While nearly 1,000 people have been killed by police this year alone, it’s hard to know if that number is accurate — local police departments are on a voluntary self-reporting basis that doesn’t mandate them to send data to the FBI for recording.
It may be because of that ineffective system that Tamir Rice and Eric Garner — two high-profile police brutality victims of the previous year — were left off the federal government’s official record of homicides by officers. In fact, out of 18,000 law enforcement agencies across the United States, 17,776 refused to provide such data, The Guardian reports.
Stephen Fischer, a spokesman for the FBI, said exclusions were inevitable because the program remained voluntary. “We have no way of knowing how many incidents may have been omitted,” Fischer said in an email.
The data is so spotty, in fact, that the New York City police department “submitted data for just one year during the past decade,” the site writes. The year Garner died was left off that list.
Erica Garner, Garner’s daughter, said she was “outraged but not shocked” by the omission. “It’s just another part of the cover-up and erasing of his murder from the record,” Garner said. “It says to the NYPD and the city and state of New York that my father’s life doesn’t matter.”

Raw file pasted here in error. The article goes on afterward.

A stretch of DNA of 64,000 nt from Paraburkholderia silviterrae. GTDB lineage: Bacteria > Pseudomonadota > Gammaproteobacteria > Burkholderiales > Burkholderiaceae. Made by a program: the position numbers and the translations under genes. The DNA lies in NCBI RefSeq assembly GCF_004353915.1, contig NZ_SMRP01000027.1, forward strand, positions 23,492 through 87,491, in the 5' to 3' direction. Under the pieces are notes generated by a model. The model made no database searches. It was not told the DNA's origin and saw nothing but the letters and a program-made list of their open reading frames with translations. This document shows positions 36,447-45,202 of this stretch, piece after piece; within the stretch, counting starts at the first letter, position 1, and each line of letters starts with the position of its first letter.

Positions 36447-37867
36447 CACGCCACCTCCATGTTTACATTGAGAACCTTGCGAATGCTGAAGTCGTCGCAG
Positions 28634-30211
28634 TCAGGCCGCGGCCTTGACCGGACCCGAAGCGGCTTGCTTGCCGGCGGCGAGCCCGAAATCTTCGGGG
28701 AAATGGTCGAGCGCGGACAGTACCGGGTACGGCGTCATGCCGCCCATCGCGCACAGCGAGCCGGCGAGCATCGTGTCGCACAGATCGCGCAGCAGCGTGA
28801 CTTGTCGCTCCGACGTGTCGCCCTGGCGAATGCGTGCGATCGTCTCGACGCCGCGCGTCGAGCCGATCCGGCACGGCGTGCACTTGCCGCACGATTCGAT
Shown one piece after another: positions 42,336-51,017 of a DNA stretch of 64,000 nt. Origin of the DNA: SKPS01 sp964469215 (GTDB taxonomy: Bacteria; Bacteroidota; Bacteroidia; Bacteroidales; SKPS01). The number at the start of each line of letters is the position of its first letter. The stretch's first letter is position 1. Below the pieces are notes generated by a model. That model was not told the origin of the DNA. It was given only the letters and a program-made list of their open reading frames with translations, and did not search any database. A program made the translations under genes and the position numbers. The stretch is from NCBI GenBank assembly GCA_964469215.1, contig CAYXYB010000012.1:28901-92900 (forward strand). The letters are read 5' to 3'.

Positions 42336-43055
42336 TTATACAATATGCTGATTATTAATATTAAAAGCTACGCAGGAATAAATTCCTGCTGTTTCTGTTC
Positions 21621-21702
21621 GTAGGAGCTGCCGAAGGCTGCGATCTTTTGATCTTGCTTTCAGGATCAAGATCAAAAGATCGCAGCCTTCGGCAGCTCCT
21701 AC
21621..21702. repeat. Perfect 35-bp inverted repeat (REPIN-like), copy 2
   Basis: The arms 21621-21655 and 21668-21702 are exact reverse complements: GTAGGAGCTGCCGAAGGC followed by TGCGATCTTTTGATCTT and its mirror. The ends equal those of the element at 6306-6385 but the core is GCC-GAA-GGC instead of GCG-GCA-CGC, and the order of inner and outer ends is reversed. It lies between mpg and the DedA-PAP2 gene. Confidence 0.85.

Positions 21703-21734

No other department in the state of New York had any homicides by officers recorded by the FBI during the decade except for one, by Rochester in 2006. In its annual Firearms Discharge Reports, NYPD has recorded 117 “subjects shot and killed by officers” between 2004 and 2014. Its total of 13 shooting deaths for 2006, however, exceeded the 10 reported to the FBI that year, the only 12-month period in which the department participated in the FBI’s count.
Obtaining accurate data on police killings isn’t just the demand of Black Lives Matter activists who have long called for comprehensive change in both the number of people the police kill with impunity and truthful recording. Barack Obama’s White House policing task force recommended comprehensive recordings as did U.S. attorney general Loretta Lynch after she received blowback from her comments that the federal government should not require police to report fatal shootings of civilians.
“Police shootings are not minutiae at all,” Lynch said. “Unfortunately, my comments gave the misperception that we were changing our view in some way about the importance of this data. Nothing could be further from the truth. This data is not only vital, we are working very closely with law enforcement to develop national consistent standards for collecting this kind of information.”
For more information on the federal government’s flawed (and voluntary) police killings recordings, read The Guardian’s report here.